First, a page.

Early morning, April 4
Shot rings out in the Memphis sky
Free at last, they took your life
They could not take your pride
—U2 “Pride (In the Name of Love)
During my stint with the Arts Council of Indianapolis, I was prepared for anyone who might ask me about my favorite work of public art in the city.
“Easy,” I would have answered, “The Landmark for Peace Memorial.”
The bronze and steel monoliths align a meandering brick walkway on the southern end of a long park off 17th and Broadway Streets on the Near Northside. The figure of Robert F. Kennedy emerges from one curved sheet of steel; the figure of Martin Luther King, Jr. emerges from the opposite. Both reach out toward each other.
On this spot, on this day—April 4—44 years ago, Senator Kennedy broke the news to many of the gathered crowd that Rev. King had been murdered in Memphis.
For me, this pure circumstance of events—an impromptu speech in the wake of a racial tragedy—stands as one of the finest moments in Indianapolis history. It stands momentous not just for the brilliant piece of largely extemporaneous oratory, not just for a lily-white, blue-blooded Easterner quoting Aeschylus to a largely African-American crowd, but for the aftermath of this tense engagement.
That night and the days the followed, our city sat largely quiet while riots broke out in more than 60 other cities nationwide.
The memorial, unveiled in 1995, brilliantly captures the essence of that engagement: a silent tribute to two men representing two races attempting, quite literally, to reach out toward each other, though not actually touching.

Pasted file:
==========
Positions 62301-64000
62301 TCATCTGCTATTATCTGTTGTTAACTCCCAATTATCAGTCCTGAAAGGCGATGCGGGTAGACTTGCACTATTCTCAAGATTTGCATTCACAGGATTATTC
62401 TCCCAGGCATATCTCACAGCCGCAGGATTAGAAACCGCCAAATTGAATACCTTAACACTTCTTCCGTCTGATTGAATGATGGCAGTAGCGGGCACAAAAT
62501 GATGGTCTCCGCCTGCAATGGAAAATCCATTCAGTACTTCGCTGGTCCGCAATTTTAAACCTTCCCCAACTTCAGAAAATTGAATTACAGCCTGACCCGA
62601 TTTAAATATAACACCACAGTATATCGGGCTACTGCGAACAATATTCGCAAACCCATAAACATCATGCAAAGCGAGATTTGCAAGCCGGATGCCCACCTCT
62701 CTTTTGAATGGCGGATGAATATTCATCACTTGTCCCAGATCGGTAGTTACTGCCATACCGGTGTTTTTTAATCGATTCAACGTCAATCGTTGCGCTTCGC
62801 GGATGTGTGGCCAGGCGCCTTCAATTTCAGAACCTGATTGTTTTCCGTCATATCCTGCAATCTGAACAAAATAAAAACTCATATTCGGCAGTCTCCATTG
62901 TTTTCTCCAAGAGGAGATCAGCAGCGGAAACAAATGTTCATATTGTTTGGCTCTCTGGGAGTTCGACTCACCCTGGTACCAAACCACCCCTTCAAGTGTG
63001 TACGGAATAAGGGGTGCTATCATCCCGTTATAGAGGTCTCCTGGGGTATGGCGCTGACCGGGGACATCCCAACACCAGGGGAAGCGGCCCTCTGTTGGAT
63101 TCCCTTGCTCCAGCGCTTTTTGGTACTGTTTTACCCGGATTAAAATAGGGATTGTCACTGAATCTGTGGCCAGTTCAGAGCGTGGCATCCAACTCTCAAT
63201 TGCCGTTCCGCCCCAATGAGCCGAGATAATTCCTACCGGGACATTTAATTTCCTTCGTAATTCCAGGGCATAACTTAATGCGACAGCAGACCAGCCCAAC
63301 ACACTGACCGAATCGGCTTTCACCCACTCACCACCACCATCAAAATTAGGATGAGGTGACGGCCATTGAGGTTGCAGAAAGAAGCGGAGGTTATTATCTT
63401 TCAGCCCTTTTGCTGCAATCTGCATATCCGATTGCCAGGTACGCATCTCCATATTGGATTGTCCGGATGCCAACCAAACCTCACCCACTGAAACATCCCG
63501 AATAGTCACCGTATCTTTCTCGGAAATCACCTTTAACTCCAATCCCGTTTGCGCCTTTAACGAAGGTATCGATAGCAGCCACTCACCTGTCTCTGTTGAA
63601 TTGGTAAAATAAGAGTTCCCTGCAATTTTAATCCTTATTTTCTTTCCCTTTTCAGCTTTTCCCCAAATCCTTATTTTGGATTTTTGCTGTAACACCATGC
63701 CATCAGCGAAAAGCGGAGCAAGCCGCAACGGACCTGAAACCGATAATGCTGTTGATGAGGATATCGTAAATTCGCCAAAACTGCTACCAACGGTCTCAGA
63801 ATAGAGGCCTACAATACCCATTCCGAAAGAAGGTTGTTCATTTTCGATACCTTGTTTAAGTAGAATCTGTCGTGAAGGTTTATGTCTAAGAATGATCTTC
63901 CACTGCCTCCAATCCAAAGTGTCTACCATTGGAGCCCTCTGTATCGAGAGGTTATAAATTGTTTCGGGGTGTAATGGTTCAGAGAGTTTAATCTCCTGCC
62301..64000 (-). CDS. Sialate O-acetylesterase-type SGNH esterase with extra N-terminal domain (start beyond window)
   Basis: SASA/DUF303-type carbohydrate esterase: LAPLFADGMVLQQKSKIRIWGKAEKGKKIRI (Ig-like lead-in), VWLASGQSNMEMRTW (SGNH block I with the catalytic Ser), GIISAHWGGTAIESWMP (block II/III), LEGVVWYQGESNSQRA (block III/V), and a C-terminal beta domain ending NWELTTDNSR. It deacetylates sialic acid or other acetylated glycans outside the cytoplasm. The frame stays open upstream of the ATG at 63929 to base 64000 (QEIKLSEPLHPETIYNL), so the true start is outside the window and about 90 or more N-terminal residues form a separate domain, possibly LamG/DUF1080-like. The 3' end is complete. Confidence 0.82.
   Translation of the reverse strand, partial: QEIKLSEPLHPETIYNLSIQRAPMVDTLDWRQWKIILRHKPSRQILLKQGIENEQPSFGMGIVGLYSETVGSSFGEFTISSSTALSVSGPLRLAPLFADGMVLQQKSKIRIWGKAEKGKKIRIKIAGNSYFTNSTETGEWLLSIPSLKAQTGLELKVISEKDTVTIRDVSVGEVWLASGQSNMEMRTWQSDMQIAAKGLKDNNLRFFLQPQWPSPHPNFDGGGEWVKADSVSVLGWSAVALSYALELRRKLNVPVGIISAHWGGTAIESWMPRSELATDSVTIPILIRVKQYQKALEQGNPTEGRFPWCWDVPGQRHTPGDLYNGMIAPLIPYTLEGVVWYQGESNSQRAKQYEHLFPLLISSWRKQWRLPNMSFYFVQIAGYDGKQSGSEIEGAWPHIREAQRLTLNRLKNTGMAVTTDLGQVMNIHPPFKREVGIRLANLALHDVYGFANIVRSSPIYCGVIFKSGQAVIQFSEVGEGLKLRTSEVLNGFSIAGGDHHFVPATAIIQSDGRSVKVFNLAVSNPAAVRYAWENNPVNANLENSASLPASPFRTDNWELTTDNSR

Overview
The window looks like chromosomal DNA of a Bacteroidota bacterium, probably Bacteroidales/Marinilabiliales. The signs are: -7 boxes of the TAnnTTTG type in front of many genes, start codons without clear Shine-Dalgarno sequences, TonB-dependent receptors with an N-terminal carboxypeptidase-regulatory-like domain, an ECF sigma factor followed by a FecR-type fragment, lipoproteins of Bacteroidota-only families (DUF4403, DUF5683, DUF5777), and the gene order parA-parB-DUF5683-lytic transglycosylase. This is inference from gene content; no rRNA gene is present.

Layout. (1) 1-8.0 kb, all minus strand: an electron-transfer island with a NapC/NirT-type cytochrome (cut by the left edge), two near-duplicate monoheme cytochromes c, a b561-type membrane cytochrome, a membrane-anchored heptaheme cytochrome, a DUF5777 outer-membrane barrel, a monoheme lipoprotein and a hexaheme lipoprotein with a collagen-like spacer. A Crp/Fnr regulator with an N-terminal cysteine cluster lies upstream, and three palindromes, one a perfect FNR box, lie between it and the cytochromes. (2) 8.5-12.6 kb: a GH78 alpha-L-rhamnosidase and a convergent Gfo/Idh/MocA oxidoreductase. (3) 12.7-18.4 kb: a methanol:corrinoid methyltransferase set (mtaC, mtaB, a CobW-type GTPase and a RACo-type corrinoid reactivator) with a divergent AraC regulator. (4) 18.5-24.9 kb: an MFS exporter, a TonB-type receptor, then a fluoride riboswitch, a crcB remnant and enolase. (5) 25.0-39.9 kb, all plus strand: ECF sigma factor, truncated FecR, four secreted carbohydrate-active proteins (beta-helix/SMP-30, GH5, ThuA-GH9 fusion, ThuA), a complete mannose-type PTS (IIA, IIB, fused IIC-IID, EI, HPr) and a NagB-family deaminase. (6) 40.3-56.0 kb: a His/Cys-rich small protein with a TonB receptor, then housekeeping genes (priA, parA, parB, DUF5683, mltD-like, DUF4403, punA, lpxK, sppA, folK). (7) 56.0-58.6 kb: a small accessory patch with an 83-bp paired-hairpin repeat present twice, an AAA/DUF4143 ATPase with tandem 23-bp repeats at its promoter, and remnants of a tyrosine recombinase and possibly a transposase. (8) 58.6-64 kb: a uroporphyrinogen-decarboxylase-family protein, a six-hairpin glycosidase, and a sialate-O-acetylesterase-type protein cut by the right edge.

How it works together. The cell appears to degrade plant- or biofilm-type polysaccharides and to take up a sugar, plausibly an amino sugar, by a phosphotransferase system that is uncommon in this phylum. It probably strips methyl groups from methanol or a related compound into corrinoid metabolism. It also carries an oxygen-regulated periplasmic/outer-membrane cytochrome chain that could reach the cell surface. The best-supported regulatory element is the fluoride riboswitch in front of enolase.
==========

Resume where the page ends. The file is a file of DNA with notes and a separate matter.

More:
When I entertain out-of-state guests to the city, I always try to take them to King Park. If you haven’t been, I highly recommend a visit. If you want to experience this unique moment, please visit the Indiana History Center, which recaptures this speech in its immersive “You Are There, 1968: Robert F. Kennedy Speaks” exhibit for a limited time. I can also recommend the authoritative documentary of the speech entitled A Ripple of Hope by Anderson University professor Donald Boggs.
Today’s anniversary of King’s death does not provide the only spark to my thoughts of this event and this memorial. The current fervor over the death of Trayvon Martin in Sanford, Fla., prompts musings over how far we’ve come in race relations in the span of my lifetime…and how far apart we still find ourselves.
So, on a somber anniversary like today, I pause to meditate on those words of Bobby Kennedy:
What we need in the United States is not division; what we need in the United States is not hatred; what we need in the United States is not violence and lawlessness, but is love, and wisdom, and compassion toward one another, and a feeling of justice toward those who still suffer within our country, whether they be white or whether they be black.